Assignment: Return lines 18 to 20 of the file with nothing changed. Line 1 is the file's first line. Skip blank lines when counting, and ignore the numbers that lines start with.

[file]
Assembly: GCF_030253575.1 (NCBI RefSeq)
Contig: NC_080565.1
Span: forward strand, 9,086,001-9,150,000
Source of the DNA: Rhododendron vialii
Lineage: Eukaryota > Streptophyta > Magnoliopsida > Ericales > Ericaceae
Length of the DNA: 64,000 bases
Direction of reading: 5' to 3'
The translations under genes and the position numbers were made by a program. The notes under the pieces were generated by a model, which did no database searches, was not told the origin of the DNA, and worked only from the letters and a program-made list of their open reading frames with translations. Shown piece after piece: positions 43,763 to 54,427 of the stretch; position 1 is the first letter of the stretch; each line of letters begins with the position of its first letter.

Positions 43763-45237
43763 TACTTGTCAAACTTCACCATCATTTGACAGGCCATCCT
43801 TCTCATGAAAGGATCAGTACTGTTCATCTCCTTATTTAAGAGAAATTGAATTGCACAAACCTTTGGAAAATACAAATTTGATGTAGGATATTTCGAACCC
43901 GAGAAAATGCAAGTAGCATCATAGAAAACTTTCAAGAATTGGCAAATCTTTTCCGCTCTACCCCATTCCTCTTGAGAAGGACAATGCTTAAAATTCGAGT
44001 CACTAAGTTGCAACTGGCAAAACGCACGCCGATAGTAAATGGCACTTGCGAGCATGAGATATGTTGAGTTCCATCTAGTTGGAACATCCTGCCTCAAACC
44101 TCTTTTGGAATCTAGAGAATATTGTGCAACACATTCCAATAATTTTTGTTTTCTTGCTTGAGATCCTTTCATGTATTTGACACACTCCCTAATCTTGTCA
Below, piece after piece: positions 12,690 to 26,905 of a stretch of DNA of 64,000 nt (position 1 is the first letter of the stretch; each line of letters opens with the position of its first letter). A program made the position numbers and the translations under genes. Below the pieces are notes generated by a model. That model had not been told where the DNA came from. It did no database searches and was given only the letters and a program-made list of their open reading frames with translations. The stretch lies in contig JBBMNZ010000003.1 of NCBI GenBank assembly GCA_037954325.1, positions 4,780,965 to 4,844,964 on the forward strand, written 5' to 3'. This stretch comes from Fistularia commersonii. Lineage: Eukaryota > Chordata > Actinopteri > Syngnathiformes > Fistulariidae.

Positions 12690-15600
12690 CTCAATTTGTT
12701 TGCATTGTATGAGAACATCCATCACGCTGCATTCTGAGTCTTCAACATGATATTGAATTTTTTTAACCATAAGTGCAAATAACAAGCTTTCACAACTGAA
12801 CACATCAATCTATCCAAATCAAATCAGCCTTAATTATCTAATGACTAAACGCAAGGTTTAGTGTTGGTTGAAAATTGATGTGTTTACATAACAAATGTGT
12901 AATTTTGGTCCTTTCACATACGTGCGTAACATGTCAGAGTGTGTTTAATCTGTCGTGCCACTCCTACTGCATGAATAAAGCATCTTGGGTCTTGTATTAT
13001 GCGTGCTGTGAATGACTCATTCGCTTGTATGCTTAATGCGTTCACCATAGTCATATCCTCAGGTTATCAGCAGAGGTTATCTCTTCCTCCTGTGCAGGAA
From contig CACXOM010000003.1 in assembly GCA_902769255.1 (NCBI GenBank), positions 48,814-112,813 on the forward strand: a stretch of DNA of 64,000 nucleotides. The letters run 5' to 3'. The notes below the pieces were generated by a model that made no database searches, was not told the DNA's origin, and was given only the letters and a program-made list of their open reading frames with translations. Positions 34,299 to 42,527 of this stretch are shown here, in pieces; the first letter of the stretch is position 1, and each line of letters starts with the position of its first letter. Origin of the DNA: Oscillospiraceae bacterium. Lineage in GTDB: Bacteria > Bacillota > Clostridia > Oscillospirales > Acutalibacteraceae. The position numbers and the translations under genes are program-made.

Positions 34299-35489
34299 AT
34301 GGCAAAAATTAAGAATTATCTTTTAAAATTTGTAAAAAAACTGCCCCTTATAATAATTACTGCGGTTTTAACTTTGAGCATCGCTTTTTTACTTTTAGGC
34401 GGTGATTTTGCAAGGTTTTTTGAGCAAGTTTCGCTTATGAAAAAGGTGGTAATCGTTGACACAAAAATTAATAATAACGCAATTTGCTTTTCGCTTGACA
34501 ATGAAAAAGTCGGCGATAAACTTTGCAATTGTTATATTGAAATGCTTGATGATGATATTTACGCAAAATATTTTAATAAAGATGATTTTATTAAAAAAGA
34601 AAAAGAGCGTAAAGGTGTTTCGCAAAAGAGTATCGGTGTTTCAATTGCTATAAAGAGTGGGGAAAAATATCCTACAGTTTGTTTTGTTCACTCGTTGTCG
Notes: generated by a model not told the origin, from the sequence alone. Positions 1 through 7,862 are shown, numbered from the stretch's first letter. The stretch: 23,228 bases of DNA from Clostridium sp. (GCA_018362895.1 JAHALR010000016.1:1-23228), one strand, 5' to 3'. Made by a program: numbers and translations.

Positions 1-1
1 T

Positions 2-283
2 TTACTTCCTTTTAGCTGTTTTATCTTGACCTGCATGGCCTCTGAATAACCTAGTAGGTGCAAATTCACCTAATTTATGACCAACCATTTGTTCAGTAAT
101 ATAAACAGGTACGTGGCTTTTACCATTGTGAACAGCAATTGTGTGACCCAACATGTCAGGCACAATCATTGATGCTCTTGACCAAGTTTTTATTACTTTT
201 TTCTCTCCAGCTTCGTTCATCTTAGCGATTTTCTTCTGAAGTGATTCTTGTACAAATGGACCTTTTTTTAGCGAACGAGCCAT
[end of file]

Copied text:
12701 TGCATTGTATGAGAACATCCATCACGCTGCATTCTGAGTCTTCAACATGATATTGAATTTTTTTAACCATAAGTGCAAATAACAAGCTTTCACAACTGAA
12801 CACATCAATCTATCCAAATCAAATCAGCCTTAATTATCTAATGACTAAACGCAAGGTTTAGTGTTGGTTGAAAATTGATGTGTTTACATAACAAATGTGT
12901 AATTTTGGTCCTTTCACATACGTGCGTAACATGTCAGAGTGTGTTTAATCTGTCGTGCCACTCCTACTGCATGAATAAAGCATCTTGGGTCTTGTATTAT